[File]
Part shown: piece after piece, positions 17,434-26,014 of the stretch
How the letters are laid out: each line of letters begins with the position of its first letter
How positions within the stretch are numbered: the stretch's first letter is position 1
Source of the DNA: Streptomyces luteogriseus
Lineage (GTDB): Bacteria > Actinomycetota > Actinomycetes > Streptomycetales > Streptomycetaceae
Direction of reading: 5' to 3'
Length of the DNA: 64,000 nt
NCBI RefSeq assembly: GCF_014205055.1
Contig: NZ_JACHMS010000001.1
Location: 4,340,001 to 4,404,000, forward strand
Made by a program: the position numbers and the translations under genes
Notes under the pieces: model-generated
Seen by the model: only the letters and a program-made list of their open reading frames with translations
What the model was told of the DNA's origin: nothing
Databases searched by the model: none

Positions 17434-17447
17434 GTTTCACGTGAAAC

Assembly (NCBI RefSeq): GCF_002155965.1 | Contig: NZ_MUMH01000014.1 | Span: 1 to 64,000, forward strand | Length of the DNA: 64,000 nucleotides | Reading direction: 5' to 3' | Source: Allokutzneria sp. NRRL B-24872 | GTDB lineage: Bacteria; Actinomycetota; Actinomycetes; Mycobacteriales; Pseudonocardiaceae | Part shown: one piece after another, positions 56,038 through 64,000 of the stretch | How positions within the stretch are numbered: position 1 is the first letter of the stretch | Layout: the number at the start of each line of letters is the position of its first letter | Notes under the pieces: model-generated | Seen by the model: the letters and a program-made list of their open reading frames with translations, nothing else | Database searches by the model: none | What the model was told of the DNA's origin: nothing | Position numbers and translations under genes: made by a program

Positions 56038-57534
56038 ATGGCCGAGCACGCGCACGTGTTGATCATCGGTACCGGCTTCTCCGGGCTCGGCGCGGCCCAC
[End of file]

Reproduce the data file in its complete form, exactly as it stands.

Part shown: piece after piece, positions 17,434-26,014 of the stretch
How the letters are laid out: each line of letters begins with the position of its first letter
How positions within the stretch are numbered: the stretch's first letter is position 1
Source of the DNA: Streptomyces luteogriseus
Lineage (GTDB): Bacteria > Actinomycetota > Actinomycetes > Streptomycetales > Streptomycetaceae
Direction of reading: 5' to 3'
Length of the DNA: 64,000 nt
NCBI RefSeq assembly: GCF_014205055.1
Contig: NZ_JACHMS010000001.1
Location: 4,340,001 to 4,404,000, forward strand
Made by a program: the position numbers and the translations under genes
Notes under the pieces: model-generated
Seen by the model: only the letters and a program-made list of their open reading frames with translations
What the model was told of the DNA's origin: nothing
Databases searched by the model: none

Positions 17434-17447
17434 GTTTCACGTGAAAC

Assembly (NCBI RefSeq): GCF_002155965.1 | Contig: NZ_MUMH01000014.1 | Span: 1 to 64,000, forward strand | Length of the DNA: 64,000 nucleotides | Reading direction: 5' to 3' | Source: Allokutzneria sp. NRRL B-24872 | GTDB lineage: Bacteria; Actinomycetota; Actinomycetes; Mycobacteriales; Pseudonocardiaceae | Part shown: one piece after another, positions 56,038 through 64,000 of the stretch | How positions within the stretch are numbered: position 1 is the first letter of the stretch | Layout: the number at the start of each line of letters is the position of its first letter | Notes under the pieces: model-generated | Seen by the model: the letters and a program-made list of their open reading frames with translations, nothing else | Database searches by the model: none | What the model was told of the DNA's origin: nothing | Position numbers and translations under genes: made by a program

Positions 56038-57534
56038 ATGGCCGAGCACGCGCACGTGTTGATCATCGGTACCGGCTTCTCCGGGCTCGGCGCGGCCCAC